In the 1600’s there was no Glacier Bay – only a huge sheet of ice flowing from the Fairweather Mountain Range – the tallest coastal mountain range in the world. At the base of this dormant sheet of ice the indigenous Tlingit made their homes harvesting salmon at a summer fish camp and making their homes there during the winter. From spring to fall, they traveled extensively harvesting the resources they would need to sustain them through the long winter. In 1750 the massive glacier broke loose and forced them from their homeland. The Glacier receded five miles leaving what is now known as Glacier Bay. As the ice melted the resilient Tlingit returned, claiming Glacier Bay as their homeland. Today 800 Tlingit live in the village of Hunta that was given to them by the federal government and there they live telling their stories and teaching their children the Golden Rule – respect.
I was privileged to speak with a Tlingit woman who proudly told the stories of her people. The Tlingit are a matrilineal society and live in societies divided into two moieties; these are the Raven and the Eagle. The child’s moiety is determined by the mother and all the children live in individual clans again named after animals. Children of the Raven Moiety must marry in the Eagle moiety because all the children born in the Raven moiety are considered brothers and sisters. There are no cousins. In this way, the balance of the Creator is preserved.
 Tlingit believe in a Creator they call God, but they believe every living thing has a spirit that must be respected.  Therefore, when a plant or animal is used, nothing of that plant or animal is wasted. In addition, the Tlingit take only what they need to survive – nothing more. In this way, they have survived for centuries, but they do believe in science and technology. “Knowledge is power,” said Mame, our narrator and storyteller during the Glacier Bay cruise.   “We send our children to school but they learn who they are from the family traditions in addition to technology.” Boarding schools and the movement to “kill the Indian but not the man” robbed Mame’s generation of her native language, but she is learning it as her children become fluent in it and gain strength and pride from being an Alaskan Native. As I listened to Mame,I was again reminded of the place the indigenous people of North America have in our bigger society. They can teach us the things we have lost that continue to challenge our country today – strong family ties preserved through totems and storytelling, respect for everything,  and sustainable living in a world where consumption and the use of fossil fuels is destroying the land.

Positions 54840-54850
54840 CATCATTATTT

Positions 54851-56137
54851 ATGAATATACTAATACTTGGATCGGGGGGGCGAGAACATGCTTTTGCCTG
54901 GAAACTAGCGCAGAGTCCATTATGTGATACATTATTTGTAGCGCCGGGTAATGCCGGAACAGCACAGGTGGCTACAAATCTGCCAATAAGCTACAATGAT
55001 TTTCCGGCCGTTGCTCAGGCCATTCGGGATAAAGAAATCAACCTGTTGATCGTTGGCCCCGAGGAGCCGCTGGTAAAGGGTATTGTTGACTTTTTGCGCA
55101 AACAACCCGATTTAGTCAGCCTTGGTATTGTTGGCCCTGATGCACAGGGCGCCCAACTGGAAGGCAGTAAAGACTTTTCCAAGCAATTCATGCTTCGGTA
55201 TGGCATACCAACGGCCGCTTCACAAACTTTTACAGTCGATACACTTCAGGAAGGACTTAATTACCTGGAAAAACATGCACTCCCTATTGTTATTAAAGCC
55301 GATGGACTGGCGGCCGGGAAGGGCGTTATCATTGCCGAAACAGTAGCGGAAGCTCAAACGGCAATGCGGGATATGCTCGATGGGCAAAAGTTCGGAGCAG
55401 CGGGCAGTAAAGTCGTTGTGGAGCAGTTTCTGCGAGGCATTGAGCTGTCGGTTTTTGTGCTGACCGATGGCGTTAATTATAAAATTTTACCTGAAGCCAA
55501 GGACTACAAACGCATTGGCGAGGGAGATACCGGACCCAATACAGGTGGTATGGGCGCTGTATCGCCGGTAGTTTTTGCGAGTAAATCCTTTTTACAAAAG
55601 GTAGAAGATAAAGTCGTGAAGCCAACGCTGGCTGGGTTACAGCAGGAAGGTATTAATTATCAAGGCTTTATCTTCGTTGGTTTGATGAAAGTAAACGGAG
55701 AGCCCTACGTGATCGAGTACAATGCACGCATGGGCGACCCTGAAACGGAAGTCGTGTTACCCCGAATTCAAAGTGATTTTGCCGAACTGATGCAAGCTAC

Ranger Jack gave a presentation about the value of the wilderness and the thing that stood out for me was the value that the wilderness had in preserving human well-being emotionally and spiritually as well as physically from all the wonderful natural herbs and medicines there that the indigenous people have known about for centuries. As I listened to the thunder following the cracking of one of the giant Glaciers, I thought about these people who lived here long before the Europeans came and are still here proudly leading the way for us back to a more harmonious relationship with the Mother Earth and all her creatures. 

50 State Bucket List Juneau Alaska

Juneau, Alaska
50 State Bucket List Blog #2
            We left the port of Seattle, Washington on Saturday evening, September 9th and after a day and a half at sea, we landed in our first port – Juneau, Alaska. The entry was breathtaking and I listened in awe as the ship’s narrator explained everything we were seeing while the captain steered the ship through what is called Gastineau Channel – a narrow body of water that divides the Alaska mainland and Douglas Island. It was a typical day for Juneau in the summer, overcast, foggy and rainy since this part of Alaska is located near one of the largest rain forests in the world. Juneau is on the east side of the channel and Douglas Island is on the west side. The whole area is part of the borough of Juneau which has a population of 32,000.